Someday soon, a couple of trendy downtown lofties - probably wearing clothes made from milk jugs - will name their first-born hipster "Hybrid."

August 23, 2013

Someday soon, a couple of trendy downtown lofties - probably wearing clothes made from milk jugs - will name their first-born hipster "Hybrid."

It's got to happen.

Hybrids achieved critical mass in the past few years, showering us with the cool sparks of new green hype.

Heck, pop icons Bill and Hillary might even create a hybrid hip-hop or something. Tweet me on some hash thing as soon as the video's up on Spacebook.

As you probably know, both Porsche and Ferrari recently introduced six-figure ultra-exotics that employ 700-plus horsepower hybrid powertrains.

And now Volkswagen, the king of Euro diesels, has also decided to go mildly electric - just as Bob Dylan did nearly 50 years ago.

Like Dylan, VW's 2013 Jetta Hybrid is different and pretty darn good.

In fact, I think the Jetta illustrates just how much hybrids have evolved since Toyota introduced the sleepy, politically correct Prius more than a decade ago.

Most conventional hybrids use little four-cylinder engines - often detuned for even better mileage - and supplement them with an electric motor.

They are typically about as exciting to drive as a horse-drawn Amish cart.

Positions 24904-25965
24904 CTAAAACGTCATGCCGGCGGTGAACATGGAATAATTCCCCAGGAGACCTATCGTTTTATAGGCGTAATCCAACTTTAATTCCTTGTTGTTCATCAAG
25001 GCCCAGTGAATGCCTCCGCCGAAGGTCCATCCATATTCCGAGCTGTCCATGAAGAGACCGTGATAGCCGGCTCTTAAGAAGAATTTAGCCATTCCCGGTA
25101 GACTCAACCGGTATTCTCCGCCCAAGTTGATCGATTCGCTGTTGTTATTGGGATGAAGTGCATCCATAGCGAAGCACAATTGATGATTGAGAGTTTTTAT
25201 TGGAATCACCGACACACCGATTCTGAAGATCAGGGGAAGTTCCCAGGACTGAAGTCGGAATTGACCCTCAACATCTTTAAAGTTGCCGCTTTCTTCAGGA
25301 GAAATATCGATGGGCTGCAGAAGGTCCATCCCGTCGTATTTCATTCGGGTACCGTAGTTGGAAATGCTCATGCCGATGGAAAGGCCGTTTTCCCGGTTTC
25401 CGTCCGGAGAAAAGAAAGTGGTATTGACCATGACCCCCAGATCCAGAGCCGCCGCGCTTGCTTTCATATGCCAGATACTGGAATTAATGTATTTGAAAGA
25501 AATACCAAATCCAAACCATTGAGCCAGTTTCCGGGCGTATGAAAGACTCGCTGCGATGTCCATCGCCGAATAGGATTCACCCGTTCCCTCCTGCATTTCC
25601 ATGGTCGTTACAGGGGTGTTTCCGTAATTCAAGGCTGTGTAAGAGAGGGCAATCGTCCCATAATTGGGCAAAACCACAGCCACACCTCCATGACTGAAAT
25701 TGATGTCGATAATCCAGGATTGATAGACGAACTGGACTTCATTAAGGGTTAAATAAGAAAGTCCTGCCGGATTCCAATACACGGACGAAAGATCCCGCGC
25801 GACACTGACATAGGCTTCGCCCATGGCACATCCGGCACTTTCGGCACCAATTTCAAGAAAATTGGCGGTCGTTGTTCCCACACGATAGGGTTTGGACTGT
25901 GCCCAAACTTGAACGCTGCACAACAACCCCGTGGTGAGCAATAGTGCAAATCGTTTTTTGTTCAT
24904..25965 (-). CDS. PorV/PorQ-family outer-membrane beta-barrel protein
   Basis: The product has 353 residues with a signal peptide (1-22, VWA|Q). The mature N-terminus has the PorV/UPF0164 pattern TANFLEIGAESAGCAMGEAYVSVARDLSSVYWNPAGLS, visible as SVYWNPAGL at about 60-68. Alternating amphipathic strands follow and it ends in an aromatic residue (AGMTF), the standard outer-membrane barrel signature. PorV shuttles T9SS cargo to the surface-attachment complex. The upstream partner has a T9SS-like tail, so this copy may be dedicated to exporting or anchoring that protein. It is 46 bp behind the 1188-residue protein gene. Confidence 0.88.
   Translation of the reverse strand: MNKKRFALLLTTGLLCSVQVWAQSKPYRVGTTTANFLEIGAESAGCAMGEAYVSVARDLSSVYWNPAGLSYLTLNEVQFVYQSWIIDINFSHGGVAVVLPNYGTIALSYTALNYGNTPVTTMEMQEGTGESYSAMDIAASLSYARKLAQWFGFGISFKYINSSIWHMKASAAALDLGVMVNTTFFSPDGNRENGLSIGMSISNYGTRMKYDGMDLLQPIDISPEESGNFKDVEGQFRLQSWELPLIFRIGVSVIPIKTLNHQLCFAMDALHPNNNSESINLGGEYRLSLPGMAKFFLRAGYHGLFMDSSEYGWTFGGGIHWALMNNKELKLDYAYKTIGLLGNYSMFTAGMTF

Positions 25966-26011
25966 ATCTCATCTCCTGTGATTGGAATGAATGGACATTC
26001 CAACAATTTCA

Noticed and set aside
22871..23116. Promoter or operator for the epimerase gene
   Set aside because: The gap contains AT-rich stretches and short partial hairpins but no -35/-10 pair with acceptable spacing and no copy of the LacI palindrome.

Volkswagen, which puts some priority on performance and driving dynamics, relies on a turbocharged 1.4-liter four-banger for its gas engine in the new Jetta, supplemented by a 27-horsepower electric motor.

The result is 170 combined horsepower - nearly 40 more than the Prius - and fuel economy of 42 miles per gallon in the city and 48 on the highway.

That's not quite as green as the Prius' 51/48, but Volkswagen gets extra points for not using a continuously variable transmission in its hybrid.

Rather than make drivers suffer with a dull, droning CVT - as most mainstream automakers do - VW bolted its electric motor between the engine and a real seven-speed automatic.

Push the Jetta Hybrid hard, and it actually runs to 60 in 7.9 seconds, shifting real gears as it goes, according to Motor Trend. That's about 2 seconds quicker than a Prius.

Not that you'd ever guess it looking at the Jetta's vanilla, resolutely conventional exterior.

My metallic tan Jetta looked like something an insurance agent might drive to a book club meeting.

On the car I had recently, a flat, smooth hood and highly aerodynamic headlamps shared real estate with a thin black grille.

Slab sides and big doors defined the car's dowdy body, while standard wrap-around tail lamps looked like those on a dozen other midsize sedans.

Even the 16-inch alloy wheels seemed kind of clunky, wrapped in low-rolling-resistance 205/55 tires.

But as UPS knows, some fairly exciting stuff arrives in plain envelopes.

Here's the deal: If my choices in a Jetta were the mediocre 2.5-liter five-cylinder version or the new hybrid, I'd find the extra 10 grand for the hybrid somewhere.

Like all good hybrids, the Jetta will crawl through traffic silently, shuffling along at 5 mph or so solely on the power of the electric motor.